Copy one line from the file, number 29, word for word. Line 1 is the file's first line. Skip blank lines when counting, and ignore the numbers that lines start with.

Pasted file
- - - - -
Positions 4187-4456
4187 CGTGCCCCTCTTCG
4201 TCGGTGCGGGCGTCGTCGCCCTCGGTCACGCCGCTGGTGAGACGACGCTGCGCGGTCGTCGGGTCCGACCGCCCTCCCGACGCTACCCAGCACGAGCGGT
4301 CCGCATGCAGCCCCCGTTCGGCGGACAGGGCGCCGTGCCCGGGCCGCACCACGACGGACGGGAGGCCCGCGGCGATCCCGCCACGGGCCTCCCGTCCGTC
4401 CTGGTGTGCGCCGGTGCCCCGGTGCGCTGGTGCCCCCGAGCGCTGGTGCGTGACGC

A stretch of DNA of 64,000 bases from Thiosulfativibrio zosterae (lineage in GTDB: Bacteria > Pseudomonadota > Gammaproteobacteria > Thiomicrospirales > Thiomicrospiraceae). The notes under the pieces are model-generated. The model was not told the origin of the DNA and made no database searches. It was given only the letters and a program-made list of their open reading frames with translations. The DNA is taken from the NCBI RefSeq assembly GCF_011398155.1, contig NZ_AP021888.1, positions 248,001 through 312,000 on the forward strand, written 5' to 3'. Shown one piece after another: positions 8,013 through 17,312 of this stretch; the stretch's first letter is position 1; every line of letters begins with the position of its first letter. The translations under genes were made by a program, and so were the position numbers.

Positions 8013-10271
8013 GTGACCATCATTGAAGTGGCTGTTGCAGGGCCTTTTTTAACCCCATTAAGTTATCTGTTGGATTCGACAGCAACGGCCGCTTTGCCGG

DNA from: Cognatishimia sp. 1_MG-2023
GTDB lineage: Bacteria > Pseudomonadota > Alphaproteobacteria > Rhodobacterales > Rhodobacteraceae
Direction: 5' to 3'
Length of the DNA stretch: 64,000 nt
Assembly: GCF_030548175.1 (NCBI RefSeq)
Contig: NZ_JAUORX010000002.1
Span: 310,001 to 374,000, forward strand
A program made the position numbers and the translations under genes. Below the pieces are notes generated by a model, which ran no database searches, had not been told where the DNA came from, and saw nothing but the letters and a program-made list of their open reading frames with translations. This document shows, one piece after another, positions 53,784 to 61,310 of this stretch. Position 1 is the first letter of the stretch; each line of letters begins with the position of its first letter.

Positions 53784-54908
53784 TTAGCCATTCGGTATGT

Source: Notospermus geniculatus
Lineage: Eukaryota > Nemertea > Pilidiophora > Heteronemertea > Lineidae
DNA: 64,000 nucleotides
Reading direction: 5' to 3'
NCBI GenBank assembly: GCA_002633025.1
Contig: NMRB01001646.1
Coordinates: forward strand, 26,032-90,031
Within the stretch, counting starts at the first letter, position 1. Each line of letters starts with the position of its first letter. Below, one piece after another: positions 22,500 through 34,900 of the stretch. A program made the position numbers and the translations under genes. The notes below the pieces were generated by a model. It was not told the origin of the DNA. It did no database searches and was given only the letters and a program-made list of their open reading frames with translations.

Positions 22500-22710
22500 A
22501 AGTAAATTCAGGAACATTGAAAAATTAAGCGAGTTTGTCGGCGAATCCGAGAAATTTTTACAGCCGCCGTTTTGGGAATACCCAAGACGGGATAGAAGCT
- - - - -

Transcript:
22501 AGTAAATTCAGGAACATTGAAAAATTAAGCGAGTTTGTCGGCGAATCCGAGAAATTTTTACAGCCGCCGTTTTGGGAATACCCAAGACGGGATAGAAGCT